“Living like a widow.” Devadatta’s voice was low and Ajita couldn’t see his face. “When I see her, I wonder what kind of man would leave her behind like that.”
Ajita clenched his hands beneath his robe and reminded himself that Maddi’s suffering was not any greater than that of any woman who had lost her husband. As he tried to formulate a response, Devadatta stepped into the light, smiling, and held out an arm in invitation. A strong feeling of dissonance struck Ajita, and for a moment he was certain that the person who had stood in the shadow was not the same person who stood in the light now.
“Come, cousin. Walk with me.” Devadatta got his arm around Ajita’s shoulders and urged him forward. “I’d like to show you something.”
He led Ajita back down the gallery and through the palace to the mango grove beyond. Or it had been a mango grove when Ajita had last been there. What stood in its place was a rose-granite temple covered in carvings out of proportion to its size. Deities danced from the ground to the domed roof, reaching for the sky and the light of enlightenment.
Or so Devadatta explained it. Ajita wondered as they approached the entrance if any of the wood from the mango trees had gone into the building. He hoped that Devadatta had at least put off the building long enough to harvest the mango crop before clearing the land.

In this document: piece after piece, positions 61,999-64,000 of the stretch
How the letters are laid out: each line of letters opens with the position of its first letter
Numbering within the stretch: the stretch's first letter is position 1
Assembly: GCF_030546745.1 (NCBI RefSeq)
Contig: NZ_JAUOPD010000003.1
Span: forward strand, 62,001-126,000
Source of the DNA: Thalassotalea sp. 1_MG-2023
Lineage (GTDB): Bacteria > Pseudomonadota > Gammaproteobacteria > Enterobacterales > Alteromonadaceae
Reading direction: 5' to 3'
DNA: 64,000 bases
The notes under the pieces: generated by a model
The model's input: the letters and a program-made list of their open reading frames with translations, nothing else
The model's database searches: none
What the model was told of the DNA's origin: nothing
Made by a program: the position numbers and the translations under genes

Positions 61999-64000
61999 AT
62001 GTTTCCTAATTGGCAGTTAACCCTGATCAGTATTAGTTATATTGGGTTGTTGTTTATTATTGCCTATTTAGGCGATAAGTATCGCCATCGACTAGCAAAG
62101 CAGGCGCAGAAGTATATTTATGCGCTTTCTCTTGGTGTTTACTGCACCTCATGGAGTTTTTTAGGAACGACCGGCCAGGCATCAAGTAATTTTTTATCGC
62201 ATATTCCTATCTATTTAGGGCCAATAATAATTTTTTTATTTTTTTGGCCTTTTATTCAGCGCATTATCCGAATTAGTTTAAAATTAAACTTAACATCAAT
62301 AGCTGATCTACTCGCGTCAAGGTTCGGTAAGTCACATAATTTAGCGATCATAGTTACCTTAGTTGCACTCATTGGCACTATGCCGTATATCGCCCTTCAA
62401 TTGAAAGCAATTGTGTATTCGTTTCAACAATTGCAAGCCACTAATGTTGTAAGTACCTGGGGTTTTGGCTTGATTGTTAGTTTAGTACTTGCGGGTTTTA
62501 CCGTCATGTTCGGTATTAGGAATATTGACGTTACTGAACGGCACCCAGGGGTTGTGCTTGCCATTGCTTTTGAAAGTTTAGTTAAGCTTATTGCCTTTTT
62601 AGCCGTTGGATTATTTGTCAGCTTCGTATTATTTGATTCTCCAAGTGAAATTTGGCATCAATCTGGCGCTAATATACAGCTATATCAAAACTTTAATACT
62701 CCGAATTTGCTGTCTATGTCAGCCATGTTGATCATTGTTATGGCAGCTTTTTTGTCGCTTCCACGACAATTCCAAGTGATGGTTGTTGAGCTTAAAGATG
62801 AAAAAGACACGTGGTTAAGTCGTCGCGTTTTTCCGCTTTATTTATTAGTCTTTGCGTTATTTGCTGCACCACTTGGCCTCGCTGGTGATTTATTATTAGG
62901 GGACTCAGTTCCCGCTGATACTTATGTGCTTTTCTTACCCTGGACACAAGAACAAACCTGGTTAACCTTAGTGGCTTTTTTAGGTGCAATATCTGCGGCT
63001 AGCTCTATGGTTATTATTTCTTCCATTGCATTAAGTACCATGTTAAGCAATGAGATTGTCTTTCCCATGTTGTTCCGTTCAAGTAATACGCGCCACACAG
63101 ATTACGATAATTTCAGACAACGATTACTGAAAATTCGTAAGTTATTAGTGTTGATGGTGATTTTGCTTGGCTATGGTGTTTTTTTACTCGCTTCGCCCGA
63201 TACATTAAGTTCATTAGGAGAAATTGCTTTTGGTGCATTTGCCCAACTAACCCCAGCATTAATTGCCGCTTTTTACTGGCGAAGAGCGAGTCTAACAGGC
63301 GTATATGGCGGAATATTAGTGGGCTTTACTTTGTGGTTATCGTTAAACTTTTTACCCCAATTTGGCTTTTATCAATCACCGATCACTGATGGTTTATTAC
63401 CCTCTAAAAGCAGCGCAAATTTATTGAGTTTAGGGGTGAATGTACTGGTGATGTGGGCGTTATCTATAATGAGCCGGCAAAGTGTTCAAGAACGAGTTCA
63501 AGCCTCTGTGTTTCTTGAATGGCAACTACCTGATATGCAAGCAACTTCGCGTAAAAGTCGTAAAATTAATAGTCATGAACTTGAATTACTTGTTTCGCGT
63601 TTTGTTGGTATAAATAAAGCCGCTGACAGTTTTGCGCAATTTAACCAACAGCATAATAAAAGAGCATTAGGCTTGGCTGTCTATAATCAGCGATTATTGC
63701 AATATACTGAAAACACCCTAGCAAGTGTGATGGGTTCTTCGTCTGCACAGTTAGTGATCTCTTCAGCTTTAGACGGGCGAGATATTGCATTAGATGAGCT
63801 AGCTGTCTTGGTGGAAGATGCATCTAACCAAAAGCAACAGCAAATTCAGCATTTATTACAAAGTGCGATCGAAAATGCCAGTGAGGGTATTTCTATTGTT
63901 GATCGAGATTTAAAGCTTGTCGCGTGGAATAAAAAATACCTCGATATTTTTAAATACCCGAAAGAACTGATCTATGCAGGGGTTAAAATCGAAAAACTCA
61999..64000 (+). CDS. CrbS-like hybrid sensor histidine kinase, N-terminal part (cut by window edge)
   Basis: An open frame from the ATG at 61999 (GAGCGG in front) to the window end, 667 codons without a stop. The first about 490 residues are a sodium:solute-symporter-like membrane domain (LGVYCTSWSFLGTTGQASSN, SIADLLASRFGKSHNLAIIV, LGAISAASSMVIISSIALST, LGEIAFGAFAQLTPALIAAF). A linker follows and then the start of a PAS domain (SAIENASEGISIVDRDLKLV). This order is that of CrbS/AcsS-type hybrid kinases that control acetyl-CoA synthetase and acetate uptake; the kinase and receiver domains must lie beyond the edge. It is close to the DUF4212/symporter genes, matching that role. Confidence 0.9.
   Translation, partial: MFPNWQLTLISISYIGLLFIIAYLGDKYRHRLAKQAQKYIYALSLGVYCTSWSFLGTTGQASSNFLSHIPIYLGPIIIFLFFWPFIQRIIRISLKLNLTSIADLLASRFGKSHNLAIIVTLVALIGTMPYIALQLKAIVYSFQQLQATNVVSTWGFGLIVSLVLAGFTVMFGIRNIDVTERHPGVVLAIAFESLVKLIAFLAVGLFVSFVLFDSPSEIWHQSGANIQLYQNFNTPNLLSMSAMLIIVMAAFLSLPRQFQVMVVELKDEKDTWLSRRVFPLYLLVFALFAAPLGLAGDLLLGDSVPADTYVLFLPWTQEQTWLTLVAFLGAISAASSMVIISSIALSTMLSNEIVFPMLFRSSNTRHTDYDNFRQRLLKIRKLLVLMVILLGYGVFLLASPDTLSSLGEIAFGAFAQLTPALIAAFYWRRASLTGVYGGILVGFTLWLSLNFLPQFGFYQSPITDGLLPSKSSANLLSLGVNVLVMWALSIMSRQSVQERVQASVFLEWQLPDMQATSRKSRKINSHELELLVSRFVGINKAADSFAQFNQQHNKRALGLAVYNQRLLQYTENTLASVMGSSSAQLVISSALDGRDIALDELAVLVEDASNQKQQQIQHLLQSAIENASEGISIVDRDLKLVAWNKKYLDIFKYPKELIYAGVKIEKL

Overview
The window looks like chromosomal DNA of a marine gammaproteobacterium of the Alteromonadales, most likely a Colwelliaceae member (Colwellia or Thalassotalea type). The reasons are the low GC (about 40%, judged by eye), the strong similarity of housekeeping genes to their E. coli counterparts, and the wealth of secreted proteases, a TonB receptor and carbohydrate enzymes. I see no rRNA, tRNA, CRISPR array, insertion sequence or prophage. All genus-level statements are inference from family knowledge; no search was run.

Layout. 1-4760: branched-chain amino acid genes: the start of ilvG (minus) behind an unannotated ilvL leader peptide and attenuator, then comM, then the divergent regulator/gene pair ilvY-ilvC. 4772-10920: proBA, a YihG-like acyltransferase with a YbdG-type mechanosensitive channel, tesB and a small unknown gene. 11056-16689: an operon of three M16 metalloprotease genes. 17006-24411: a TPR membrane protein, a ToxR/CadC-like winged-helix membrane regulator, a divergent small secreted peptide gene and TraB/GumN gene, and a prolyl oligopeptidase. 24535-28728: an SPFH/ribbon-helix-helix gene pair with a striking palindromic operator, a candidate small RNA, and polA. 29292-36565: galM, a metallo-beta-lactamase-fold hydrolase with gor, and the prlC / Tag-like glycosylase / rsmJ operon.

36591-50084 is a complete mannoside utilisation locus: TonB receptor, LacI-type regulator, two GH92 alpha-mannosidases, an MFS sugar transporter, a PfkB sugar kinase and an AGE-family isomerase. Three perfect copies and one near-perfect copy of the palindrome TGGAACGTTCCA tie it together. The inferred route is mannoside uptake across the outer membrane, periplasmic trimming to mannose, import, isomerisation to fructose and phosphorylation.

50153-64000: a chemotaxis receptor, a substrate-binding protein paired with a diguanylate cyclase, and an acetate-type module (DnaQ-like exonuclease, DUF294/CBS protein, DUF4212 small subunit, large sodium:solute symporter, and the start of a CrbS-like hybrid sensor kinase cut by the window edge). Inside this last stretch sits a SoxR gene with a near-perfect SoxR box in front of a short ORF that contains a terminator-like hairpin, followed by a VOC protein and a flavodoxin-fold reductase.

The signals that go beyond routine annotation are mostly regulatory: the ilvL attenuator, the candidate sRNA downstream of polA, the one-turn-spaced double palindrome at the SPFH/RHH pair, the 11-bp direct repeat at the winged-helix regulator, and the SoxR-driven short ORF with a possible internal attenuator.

“What kind of universal ruler would I be if I didn’t contribute to my brother’s work?”
Ajita wished that the carved goddesses were dressed more modestly. “I’m certain that he’ll appreciate your patronage.”
“Religion is even more convincing than the sword in growing an empire.” Devadatta crossed his arms and smiled in satisfaction. “I’ve heard of the multitudes Vessantara draws when he speaks. Working together, we’ll be able to—”
“Cousin.” Ajita turned to face Devadatta, the granite ostentation in front of him evaporating from his thoughts. “The Dharma isn’t a tool for empire building.”
Devadatta’s smile was plastic and it meant anything but happiness. “A thing is either a tool or it is an obstacle.”
A chill accompanied several beads of sweat down Ajita’s spine. He found himself mute in the face of his cousin’s ambition.
“What you say isn’t wrong.”
The Tathagata’s voice warmed Ajita like a sunbeam. He turned, feeling limp with relief, and beside him, Devadatta turned as well with a frown creasing his brow. The Tathagata’s smile was gentle and he offered it to both of them. Behind him, Maddi stood with a tear-streaked smile nearly as serene.
“It is your view that makes the difference,” the Tathagata continued. “A prediction of the future is a tool only as long as it does not become an obsession. Spending an entire lifetime trying to grasp at smoke will only leave behind clawed hands.”
The Tathagata climbed the three stairs up to the temple’s entrance and turned in the archway. With his hands palm to palm in front of his chin, he bowed to Devadatta.
“Thank you for this kind gift to those who practice the Dharma.”
Looking up at him, Ajita thought he fully eclipsed the carved figures on the temple’s facade.